With approximately 50% more person-years of follow-up and twice the number of deaths compared with the original Six Cities chronic mortality air pollution analysis (7
), we observed significant associations of fine particulate air pollution with mortality. More importantly, we were able to evaluate the effect of changing average ambient PM2.5
concentrations since the original follow-up. Covariate adjusted mortality rates declined between 1974 and 1989 (Period 1) and 1990 and 1998 (Period 2), consistent with the general increase in adult life expectancy in the United States. However, the drop in the adjusted mortality rate was largest in the cities with the largest reductions in PM2.5
after controlling for such a period effect. The proportional hazards rate ratio for a 10-μg/m3
increase in PM2.5
was comparable in both of these periods. However, we found a reduction in risk: 0.73 for each 10-μg/m3
decrease in mean PM2.5
between periods. This reduction was observed specifically for deaths due to cardiovascular and respiratory disease and not from lung cancer, a disease with a longer latency period and less reversibility. These findings suggest that the mortality effects of long-term air pollution may be at least partially reversible over periods of a decade.
We found equivalent, statistically significant increased risk in overall mortality associated with each 10-μg/m3 increase in PM2.5 modeled either as average over the entire follow-up (RR, 1.16; 95% CI, 1.07–1.26) or as average in the year of death (RR, 1.14; 95% CI, 1.06–1.22). These findings also suggest that mortality effects may be partially reversible, but over time periods possibly as short as a year.
Exposure to PM2.5 was statistically significantly associated with deaths due to cardiovascular disease, and the association with lung cancer mortality was of borderline significance. The number of nonmalignant respiratory deaths was small (although comparable to numbers for lung cancer), but the PM2.5-associated risk was positive, although weak.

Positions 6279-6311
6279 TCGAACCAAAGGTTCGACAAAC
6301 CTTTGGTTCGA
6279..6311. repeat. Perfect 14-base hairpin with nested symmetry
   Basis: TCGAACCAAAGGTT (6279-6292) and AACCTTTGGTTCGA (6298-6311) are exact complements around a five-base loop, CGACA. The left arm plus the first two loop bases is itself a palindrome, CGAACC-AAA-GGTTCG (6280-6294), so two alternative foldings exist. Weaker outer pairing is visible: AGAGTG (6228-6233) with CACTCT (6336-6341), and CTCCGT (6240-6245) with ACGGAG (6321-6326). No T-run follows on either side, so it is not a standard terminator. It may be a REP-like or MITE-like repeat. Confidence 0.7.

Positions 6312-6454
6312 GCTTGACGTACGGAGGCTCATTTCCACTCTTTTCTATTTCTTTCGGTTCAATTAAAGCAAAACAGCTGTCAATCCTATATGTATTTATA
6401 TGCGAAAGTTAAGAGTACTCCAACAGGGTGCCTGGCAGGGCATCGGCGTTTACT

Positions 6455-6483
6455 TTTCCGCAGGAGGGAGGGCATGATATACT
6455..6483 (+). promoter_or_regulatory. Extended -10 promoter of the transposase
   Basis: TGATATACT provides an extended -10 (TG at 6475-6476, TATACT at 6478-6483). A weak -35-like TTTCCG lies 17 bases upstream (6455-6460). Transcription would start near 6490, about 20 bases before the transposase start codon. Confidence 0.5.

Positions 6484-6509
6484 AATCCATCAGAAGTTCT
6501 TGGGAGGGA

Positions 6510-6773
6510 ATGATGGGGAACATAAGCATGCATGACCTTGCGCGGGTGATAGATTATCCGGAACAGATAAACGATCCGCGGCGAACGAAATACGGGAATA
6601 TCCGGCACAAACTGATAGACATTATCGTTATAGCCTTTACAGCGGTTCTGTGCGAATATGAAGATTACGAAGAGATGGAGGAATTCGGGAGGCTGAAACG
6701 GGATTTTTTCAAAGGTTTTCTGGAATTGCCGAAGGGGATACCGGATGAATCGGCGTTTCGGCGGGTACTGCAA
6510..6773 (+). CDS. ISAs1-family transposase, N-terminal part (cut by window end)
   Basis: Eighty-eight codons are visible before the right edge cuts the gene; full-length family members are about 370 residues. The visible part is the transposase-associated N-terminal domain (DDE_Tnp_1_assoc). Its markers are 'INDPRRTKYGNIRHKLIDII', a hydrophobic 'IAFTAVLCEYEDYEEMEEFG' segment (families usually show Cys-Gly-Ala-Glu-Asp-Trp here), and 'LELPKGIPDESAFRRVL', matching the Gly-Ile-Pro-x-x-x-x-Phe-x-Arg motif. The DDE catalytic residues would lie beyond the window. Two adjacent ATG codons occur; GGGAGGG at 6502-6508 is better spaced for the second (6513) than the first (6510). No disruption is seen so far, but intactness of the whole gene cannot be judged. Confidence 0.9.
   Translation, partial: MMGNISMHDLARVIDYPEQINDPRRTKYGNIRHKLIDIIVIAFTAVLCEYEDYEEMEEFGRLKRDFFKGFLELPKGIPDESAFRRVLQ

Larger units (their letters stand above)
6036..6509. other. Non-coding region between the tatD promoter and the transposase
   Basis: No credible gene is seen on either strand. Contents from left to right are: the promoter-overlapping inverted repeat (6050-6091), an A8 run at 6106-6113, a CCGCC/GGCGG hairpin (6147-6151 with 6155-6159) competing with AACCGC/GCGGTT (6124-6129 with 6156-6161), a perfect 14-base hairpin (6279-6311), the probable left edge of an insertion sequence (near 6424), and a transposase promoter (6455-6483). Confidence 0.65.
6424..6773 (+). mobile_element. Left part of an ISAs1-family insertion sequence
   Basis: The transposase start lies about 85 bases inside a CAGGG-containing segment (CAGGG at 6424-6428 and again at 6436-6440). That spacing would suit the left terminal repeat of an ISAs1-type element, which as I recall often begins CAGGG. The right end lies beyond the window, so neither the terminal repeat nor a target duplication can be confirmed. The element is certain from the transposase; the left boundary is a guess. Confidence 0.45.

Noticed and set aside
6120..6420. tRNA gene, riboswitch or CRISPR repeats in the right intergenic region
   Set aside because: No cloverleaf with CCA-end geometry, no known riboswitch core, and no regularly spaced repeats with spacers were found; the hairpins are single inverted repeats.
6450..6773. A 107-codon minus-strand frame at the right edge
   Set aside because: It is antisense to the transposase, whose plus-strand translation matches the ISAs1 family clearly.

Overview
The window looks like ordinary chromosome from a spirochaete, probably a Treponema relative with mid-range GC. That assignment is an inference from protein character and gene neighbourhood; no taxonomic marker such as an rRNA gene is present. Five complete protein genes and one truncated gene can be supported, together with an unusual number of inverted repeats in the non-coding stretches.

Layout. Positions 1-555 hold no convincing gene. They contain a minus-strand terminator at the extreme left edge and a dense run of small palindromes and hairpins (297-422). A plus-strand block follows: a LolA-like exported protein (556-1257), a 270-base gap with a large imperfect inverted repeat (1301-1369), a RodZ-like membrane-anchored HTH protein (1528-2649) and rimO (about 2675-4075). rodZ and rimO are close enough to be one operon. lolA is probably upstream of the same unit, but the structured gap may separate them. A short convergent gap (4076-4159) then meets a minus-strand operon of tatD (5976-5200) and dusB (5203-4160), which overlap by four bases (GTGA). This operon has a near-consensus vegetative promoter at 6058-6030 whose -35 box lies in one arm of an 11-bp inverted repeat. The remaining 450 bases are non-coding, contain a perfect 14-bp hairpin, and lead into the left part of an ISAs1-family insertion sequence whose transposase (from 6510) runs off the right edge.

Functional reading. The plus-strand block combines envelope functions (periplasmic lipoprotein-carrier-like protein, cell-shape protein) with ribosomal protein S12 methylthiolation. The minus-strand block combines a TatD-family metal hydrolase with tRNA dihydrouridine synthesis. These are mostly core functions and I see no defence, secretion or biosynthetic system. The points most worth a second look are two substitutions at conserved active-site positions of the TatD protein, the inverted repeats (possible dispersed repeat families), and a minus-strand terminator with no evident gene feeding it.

Chronic exposure studies have observed increased mortality rates associated with PM. However, the evidence is limited mainly to the Harvard Six Cities Study and three other studies. The American Cancer Society Study, a cohort of 552,138 adults with 7 yr of follow-up, assessed risk for 151 U.S. metropolitan statistical areas (8
). With an additional 9 yr of follow-up, statistically significant elevations in risk associated with PM2.5
were observed for all-cause, lung cancer, and cardiopulmonary mortality (10
). In analyses of cause-specific mortality, each 10-μg/m3
increase in PM2.5
was associated with 8 to 18% increases in cardiovascular mortality, but only weak associations were found with nonmalignant respiratory deaths (21
). In the Adventist Health Study of Smog, a 15-yr follow-up of 6,338 nonsmoking Californians, Abbey and coworkers found mean PM10
associated with increased lung cancer mortality in men and women, and nonsignificantly increased all-cause and cardiopulmonary mortality in men (9
). A pilot prospective study of 4,466 participants monitored for 8 yr in the Netherlands concluded that long-term exposure to traffic-related particulate air pollution measured by black smoke was associated with increased all-cause mortality (11